button when it reaches the Step Zone. Not terribly original, but who
universally, each mini-game is fairly difficult to master, and will
require a good bit of practice before the player can finish near the
top with consistency. However, the button mashers (Speed skating,
K120 Ski Jumping, and Curling) require incredible button-mashing
speed that will test even old-school shooter fans (like myself).
Surprisingly, I found Curling to be one of my favorite events. Not
only does it require a good deal of thought before each shot (lining
it up, setting the proper amount of force, accounting for other
stones in the way, altering the spin direction), but it also
incorporates good old button-mashing into the sweeping part. The
Figure Skating is also quite enjoyable (as you’d expect from an
DDR-inspired game), as are the Bobsleigh and Half-pipe Snowboarding.
the event, choosing the right athlete to use is critical to success.
There are a total of 16 athletes (8 female and 8 male), and each can
participate in any event with the exception of males in figure
skating. It is disappointing that Konami wasn’t able to include
the real athletes, but since these are generally lesser known it
doesn’t hurt the enjoyment of the game like it would with a
football or baseball game. Each has his/her own set of attributes,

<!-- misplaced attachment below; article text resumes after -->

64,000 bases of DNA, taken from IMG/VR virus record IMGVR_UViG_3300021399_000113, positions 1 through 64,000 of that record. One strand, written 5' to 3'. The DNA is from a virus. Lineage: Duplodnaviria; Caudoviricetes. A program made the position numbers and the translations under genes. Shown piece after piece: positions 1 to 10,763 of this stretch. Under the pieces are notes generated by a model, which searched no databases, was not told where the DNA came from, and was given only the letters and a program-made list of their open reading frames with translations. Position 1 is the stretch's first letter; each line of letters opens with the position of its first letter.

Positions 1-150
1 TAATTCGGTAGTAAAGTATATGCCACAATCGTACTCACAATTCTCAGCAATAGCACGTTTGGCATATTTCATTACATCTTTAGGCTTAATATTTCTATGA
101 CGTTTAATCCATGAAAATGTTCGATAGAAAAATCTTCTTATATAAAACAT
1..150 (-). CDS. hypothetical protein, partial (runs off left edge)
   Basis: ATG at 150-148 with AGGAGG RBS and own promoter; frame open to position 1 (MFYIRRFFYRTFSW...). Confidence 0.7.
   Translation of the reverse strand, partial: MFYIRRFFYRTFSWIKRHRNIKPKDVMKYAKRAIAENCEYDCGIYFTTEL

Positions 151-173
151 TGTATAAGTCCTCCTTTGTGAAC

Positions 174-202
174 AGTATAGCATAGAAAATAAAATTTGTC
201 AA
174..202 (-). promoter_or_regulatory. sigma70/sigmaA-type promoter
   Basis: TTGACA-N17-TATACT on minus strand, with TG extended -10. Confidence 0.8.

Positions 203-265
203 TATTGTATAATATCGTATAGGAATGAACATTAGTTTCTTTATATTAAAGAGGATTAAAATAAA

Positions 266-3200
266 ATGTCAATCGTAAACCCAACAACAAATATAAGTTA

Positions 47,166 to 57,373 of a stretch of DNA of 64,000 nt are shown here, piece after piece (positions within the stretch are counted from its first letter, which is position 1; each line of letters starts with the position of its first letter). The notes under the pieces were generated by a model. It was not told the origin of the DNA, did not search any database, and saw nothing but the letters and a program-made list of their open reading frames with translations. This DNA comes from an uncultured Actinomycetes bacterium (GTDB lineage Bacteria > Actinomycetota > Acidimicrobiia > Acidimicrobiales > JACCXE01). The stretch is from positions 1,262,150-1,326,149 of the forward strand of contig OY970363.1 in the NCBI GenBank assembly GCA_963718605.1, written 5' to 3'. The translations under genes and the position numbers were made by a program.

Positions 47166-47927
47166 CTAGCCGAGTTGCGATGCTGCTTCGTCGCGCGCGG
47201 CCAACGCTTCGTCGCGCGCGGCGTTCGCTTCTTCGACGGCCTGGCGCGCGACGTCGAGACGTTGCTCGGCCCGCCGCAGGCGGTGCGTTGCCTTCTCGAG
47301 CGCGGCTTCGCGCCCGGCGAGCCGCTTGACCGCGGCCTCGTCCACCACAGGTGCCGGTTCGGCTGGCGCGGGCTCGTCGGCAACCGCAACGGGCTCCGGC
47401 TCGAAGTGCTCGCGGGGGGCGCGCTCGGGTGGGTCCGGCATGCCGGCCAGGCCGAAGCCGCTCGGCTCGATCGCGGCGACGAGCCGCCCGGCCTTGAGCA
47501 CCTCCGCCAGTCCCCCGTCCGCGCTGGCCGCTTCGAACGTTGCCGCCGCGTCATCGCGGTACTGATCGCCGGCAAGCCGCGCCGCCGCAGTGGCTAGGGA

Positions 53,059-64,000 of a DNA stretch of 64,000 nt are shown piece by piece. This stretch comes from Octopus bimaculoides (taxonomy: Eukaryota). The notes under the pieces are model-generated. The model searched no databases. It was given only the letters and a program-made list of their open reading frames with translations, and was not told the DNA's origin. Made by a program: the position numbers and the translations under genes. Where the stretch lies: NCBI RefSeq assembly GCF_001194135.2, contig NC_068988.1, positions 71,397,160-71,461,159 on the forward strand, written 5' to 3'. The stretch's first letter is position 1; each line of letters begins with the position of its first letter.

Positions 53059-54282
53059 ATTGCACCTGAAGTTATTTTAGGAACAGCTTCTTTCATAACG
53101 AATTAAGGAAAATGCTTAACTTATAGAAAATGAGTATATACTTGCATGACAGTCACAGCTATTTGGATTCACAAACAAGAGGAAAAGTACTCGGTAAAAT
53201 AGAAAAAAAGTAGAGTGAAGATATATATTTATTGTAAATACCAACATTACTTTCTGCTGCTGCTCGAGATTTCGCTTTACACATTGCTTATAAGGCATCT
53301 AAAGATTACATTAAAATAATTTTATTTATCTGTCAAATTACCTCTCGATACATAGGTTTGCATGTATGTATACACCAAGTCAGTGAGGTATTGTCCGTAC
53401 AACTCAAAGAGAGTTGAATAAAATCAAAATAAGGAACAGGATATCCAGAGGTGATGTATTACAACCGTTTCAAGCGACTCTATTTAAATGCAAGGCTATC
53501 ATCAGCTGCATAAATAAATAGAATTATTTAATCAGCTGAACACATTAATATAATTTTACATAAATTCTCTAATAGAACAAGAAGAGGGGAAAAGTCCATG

and they really come into play with each event. Speed guys generally
don’t do that well in the Slalom Alpine Skiing (which requires a
lot of braking and cornering), while they’re much easier to use in
the Speed Skating. As you can imagine, this makes picking the right
one to use in Championship Mode especially important, since the
events cover a wide range of required skills.
aren’t too shabby, but it’s not a stunner. While the character
models are very nice with tons of polygons and excellent texturing,
the environments come off as rather flat and drab. Granted there’s
not a whole lot of variety in real life when everything is covered
in snow, but for example the bobsleigh event looks about as barren
as the tracks in F-Zero X. The advantage here is that the
events that require speed move really fast. The snow effects are
pretty average as well, but get the job done.
effects are pretty average, and neither stand out nor offend. The
soundtrack on the other hand is the best of both worlds, with some
awesome music during the Figure Skating event but mostly terrible
menu music. The rest is just filler and neither adds nor subtracts
from the experience.
- Above average
graphics and a solid framerate at all times.
selection of events, and Curling turned out to be much more fun
than I thought it’d be.
- Good variety
of gameplay, from straight button-mashers to DDR-inspired
- No official
Olympic license hurts the overall experience, as the gamer isn’t
able to emulate the success of their real-life hero(ine).
- It’s not
really the game’s fault, but the overall graphic package is
hurt by some pretty bland settings.
International Winter Sports 2002 is a solid sports game that,
despite the lack of a license, manages to capture the games better
than any other. As long as you don’t mind generic characters and a
high learning curve, ESPNIWS2002 (ugh) makes a great addition to
your GameCube library.